No breaking away from Barack Obama's bicycle picture
The debate is on: The widely circulated photograph of Barack Obama on a bicycle this last weekend either did the presidential candidate no favors, or actually helped his cause.
In an article in today's New York Daily News, writer David Saltonstall shows no mercy, declaring: "It wasn't a pretty picture: ill-fitting jeans, a tucked-in golf shirt, black-and-white socks and a helmet that could make Michael Dukakis blush."
Yet in comments to Saltonstall, some Big Apple fashionistas cut Obama major slack. Simon Doonan, creative director of Barneys New York, says: "I like seeing my politicians in goofy weekend attire. It means they're thinking about more important stuff."
Newsweek's Andrew Romano notes today that when the shot of Obama on the bike as part of an excursion with his family in Chicago "hit the wires, the heavily trafficked right-wing message boards of Free Republic went wild."
Those postings, as you can imagine, weren't complimentary toward Obama (but several were creative).
Romano, though, argues that the "bike moment" will be a plus for the presumptive Democratic presidential nominee because it "makes him look like a normal, nerdy American dad."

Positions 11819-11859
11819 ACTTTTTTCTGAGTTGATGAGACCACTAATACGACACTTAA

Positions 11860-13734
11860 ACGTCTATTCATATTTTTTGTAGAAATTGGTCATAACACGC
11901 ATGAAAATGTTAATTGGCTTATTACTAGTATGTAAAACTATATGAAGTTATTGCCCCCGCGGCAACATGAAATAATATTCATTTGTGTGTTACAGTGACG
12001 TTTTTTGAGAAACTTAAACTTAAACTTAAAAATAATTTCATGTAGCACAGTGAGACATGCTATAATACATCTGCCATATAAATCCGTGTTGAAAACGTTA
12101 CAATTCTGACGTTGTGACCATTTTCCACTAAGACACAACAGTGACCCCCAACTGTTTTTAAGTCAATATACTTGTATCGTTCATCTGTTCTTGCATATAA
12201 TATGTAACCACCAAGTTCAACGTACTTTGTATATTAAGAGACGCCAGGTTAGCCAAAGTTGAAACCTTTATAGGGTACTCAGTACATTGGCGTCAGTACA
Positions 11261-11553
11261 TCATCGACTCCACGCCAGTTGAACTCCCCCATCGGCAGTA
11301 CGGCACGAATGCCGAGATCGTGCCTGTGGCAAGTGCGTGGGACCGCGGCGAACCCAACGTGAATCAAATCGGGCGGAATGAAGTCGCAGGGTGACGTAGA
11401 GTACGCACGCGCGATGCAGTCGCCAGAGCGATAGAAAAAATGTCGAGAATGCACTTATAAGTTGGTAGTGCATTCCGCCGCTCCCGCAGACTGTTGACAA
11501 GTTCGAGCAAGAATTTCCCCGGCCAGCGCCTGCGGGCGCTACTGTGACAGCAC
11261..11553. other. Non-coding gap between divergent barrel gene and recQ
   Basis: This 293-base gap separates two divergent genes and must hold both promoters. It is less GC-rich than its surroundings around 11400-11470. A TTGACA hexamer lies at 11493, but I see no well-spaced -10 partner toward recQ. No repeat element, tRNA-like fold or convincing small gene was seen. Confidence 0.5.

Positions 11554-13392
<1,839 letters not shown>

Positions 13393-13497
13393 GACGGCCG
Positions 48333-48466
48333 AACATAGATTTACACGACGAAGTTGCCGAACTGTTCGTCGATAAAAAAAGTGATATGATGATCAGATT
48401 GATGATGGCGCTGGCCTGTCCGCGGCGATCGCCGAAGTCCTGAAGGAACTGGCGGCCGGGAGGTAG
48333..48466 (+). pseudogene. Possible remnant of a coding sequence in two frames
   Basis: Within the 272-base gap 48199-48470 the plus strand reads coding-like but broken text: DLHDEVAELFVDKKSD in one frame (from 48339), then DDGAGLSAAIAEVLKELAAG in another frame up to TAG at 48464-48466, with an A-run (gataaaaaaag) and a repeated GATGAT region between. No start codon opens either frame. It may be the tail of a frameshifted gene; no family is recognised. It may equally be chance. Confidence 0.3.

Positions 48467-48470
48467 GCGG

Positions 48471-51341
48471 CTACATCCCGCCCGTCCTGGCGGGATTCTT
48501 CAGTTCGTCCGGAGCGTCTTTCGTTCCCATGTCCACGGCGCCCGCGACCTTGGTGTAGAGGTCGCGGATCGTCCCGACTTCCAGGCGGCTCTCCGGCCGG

Boston Herald columnist Margery Eagan also sees a political upside for Obama, and in doing so she directly confronts the race issue. She writes: "It’s hard to get Willie Hortoned -- turned into the radical black guy who gives white America the heebie jeebies -- when you look as suburban, as unchic, as let’s-hop-in-the-Explorer-and-head-to-Costco wonky as Obama looks in this oh-no! photo."
The rest of her piece can be read here.
On one point, we think all can agree: As Obama took some time to relax along Lake Michigan, it's wise that, unlike Democrat John Kerry during the 2004 campaign, he avoided windsurfing.
-- Don Frederick
Top photo: Barack Obama rides a bicycle built for one over the weekend in Chicago. Credit: Associated Press
Bottom photo: Former presidential candidate John Kerry gives windsurfing a whirl during his push for the White House in 2004. Credit: Agence France-Presse